Time and Mental Health

Edgar Allan Poe’s classic short story The Pit and the Pendulum has been terrifying readers and filmgoers for many years. It is the stuff of nightmares. A prisoner finds himself in a cell and discovers that only by chance has he not fallen into a bottomless pit at the centre of the cell. Next he wakes to find himself tied to a wooden frame. Above him a giant pendulum is swinging; it has a massive blade, and it’s slowly coming towards him. He escapes this – just – only to find the walls of the cell closing in on him.

People with clinical depression often talk about the walls closing in on them, being trapped, falling into a dark void, and being utterly isolated.Clinical  anxiety – which often goes hand in hand with depression – is marked by intense fear, of apprehension of an inescapable disaster getting nearer, of being trapped in a situation from which there is no escape. Absolute panic is also a feature of clinical anxiety.

In Poe’s story, the descending blade could also be the hands of a clock, razor sharp hands moving to slice a victim.

These are extreme cases of anxiety and depression. They involve fear of approaching death, being trapped, being totally powerless and alone. Time is torture, torture is time.

Away from Poe’s nightmare scenario, serious medical problems include obsessive compulsive disorder, the need to repeat certain behaviours and actions which is beyond conscious or rational control. Thanatophobia is an abnormal anxiety of death which severely interferes with living. Both of these examples show further how time is a factor in mental distress.

“Normal” Life

There is no such thing as normal life as many people point out if you ever use the phrase. Neither are there any neat lines between mental health disorders and ‘healthy’ popuations. Most of us thankfully will not experience the devestating experiences of severe mental disorders – including addiction – but a statistic that does the rounds is that one in four of us will experience some degree of mental/emotional distress significant enough to warrant medical or other professional intervention (which not everybody gets or wants, by the way). What is certain is that we all experience moments or longer periods of positive and negative complexions. Bereavement is a wretched time, and for some it takes a pathological turn and becomes depression. We all experience sadness and sometimes despair. That is part of being human and most of us are mature enough to be content with the human condition, to take the rough with the smooth.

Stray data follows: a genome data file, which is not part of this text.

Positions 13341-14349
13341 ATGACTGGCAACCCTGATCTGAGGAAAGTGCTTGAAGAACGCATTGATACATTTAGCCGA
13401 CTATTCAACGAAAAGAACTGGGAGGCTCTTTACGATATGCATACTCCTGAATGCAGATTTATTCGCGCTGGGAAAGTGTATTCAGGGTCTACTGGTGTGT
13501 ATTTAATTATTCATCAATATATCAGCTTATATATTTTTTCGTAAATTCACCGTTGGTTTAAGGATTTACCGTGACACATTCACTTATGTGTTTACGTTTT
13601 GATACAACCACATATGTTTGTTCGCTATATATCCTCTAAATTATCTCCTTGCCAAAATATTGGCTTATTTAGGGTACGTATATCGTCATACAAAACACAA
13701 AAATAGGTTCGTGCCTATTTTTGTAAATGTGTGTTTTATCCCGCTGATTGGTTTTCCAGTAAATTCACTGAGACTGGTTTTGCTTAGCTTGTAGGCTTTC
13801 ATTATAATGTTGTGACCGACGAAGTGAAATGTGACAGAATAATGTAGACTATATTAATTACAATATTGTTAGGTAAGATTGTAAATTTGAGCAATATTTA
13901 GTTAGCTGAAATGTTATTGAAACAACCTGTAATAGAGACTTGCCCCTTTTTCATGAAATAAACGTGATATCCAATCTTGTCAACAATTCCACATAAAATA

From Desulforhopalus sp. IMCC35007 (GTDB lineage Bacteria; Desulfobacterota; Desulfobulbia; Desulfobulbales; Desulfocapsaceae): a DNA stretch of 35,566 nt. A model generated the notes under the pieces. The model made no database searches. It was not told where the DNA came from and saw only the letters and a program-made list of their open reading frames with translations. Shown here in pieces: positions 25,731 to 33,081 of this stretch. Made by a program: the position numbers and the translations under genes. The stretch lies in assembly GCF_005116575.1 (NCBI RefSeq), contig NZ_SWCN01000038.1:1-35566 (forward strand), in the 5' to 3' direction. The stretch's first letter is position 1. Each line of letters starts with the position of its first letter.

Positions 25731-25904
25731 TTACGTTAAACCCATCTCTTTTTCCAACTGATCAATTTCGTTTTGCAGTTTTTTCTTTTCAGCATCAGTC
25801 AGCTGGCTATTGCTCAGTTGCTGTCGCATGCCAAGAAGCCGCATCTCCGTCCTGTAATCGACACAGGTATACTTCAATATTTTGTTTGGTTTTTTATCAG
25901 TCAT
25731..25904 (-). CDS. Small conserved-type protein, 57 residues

For all of us, though, no matter how content we are – and there are millions in the UK alone who have very clear reasons not to be content overall with their lives – time is always in the background. Unique among creatures, we are aware of ageing and our death. We know intellectually that life is short:

Animation by Sheila Graber

We ‘know’ we are going to die but, according to a book by Ernest Becker in 1973, The Denial of Death, deep down we deny it. Yet everything we do, and our societies and cultures do, according to Becker is based on this denial. Not sick people or weird people, but everyone. Everything that gives our lives meaning is a sort of defence against acknowledging death. More gloomy stuff so time for a quick mood lightener:

Whatever we come to think, if we consciously think about it at all, about time and death will influence how we live our lives.

For most of us, life is work and leisure. Work can be awful – it can make us ill or it can just be very boring – but sometimes leisure hours can be worse. For those who can’t work or aren’t working, time can begin to make itself felt very negatively. For those who live a reasonably balanced life between work and leisure, or within permanent leisure, we have choices as to how to use that time. Choices, of course, are always limited by many factors. And all our choices are largely based on the previous choices we’ve made. Some people arrive at the middle or end of their lives and regret the choices they made, regret what they ‘made’ of their lives.

Whatever choices we to spend our life time (after all, time is money, right?) there will be many restraints, some of which we aren’t aware of. Economic, educational, cultural circumstances play a large part in shaping us and pointing us towards different kinds of life. At the time of writing nobody in the UK is under threat of military bombardment, famine or environmental disaster, but our choices are still restricted. Time itself is changing. Some of us have to endure pecarious zero hours contracts or work in soul-destroying jobs. Others may be worn out or stressed out by their work. The promised freedom from work offered by new technologies doesn’t seem to have materialised for most people. Accommodation is expensive and workers have to live far away from their place of work to find an affordable place to live meaning increased commuting time.